The Rust programming language finds a new home in a nonprofit foundation

Frederic Lardinois
·2-min read

Rust -- the programming language, not the survival game -- now has a new home: the Rust Foundation. AWS, Huawei, Google, Microsoft and Mozilla banded together to launch this new foundation today and put a two-year commitment to a million-dollar budget behind it. This budget will allow the project to "develop services, programs, and events that will support the Rust project maintainers in building the best possible Rust."

Rust started as a side project inside of Mozilla to develop an alternative to C/C++. Designed by Mozilla Research's Graydon Hore, with contributions from the likes of JavaScript creator Brendan Eich, Rust became the core language for some of the fundamental features of the Firefox browser and its Gecko engine, as well as Mozilla's Servo engine. Today, Rust is the most-loved language among developers. But with Mozilla's layoffs in recent months, many on the Rust team lost jobs and the future of the language became unclear without a main sponsor, though the project itself has thousands of contributors and a lot of corporate users, so the language itself wasn't going anywhere.

A large open-source project often needs some kind of guidance, which the new foundation will provide -- and it takes a legal entity to manage various aspects of the community, including the trademark, for example. The new Rust board will feature five board directors from the five founding members, as well as five directors from project leadership.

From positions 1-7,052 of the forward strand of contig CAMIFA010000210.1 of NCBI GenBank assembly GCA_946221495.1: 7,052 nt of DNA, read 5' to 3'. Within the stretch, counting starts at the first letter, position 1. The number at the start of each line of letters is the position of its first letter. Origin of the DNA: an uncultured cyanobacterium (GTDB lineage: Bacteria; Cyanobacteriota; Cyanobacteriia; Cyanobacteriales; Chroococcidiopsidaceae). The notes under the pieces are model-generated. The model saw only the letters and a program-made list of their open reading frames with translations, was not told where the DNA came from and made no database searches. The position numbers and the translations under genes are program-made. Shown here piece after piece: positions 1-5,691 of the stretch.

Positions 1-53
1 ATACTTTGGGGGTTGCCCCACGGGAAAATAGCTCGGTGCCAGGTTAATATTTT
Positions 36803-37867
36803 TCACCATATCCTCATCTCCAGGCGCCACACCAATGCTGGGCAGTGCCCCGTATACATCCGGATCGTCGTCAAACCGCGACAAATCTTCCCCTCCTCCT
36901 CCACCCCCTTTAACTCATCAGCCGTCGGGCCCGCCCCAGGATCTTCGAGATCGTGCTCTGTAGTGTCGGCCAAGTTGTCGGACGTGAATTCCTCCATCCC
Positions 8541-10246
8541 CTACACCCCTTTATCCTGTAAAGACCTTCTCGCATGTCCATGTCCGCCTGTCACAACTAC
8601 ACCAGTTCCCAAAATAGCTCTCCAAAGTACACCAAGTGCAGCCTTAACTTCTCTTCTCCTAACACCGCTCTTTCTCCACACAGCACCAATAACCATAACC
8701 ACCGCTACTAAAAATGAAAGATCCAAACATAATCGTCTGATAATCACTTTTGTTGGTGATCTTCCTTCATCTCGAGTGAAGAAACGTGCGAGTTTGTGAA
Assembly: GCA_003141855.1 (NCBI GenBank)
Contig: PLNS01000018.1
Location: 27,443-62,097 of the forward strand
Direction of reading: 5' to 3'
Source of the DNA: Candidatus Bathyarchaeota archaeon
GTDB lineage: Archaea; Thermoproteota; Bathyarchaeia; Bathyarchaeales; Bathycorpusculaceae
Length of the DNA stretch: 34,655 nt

“Mozilla incubated Rust to build a better Firefox and contribute to a better Internet," writes Bobby Holley, Mozilla and Rust Foundation Board member, in a statement. "In its new home with the Rust Foundation, Rust will have the room to grow into its own success, while continuing to amplify some of the core values that Mozilla shares with the Rust community.”

All of the corporate sponsors have a vested interest in Rust and are using it to build (and rebuild) core aspects of some of their stacks. Google recently said that it will fund a Rust-based project that aims to make the Apache webserver safer, for example, while Microsoft recently formed a Rust team, too, and is using the language to rewrite some core Windows APIs. AWS recently launched Bottlerocket, a new Linux distribution for containers that, for example, features a build system that was largely written in Rust.